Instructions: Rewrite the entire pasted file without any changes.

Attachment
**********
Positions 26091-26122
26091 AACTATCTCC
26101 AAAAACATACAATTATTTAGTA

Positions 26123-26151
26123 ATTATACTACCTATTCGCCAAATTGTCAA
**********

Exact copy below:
Positions 26091-26122
26091 AACTATCTCC
26101 AAAAACATACAATTATTTAGTA

Positions 26123-26151
26123 ATTATACTACCTATTCGCCAAATTGTCAA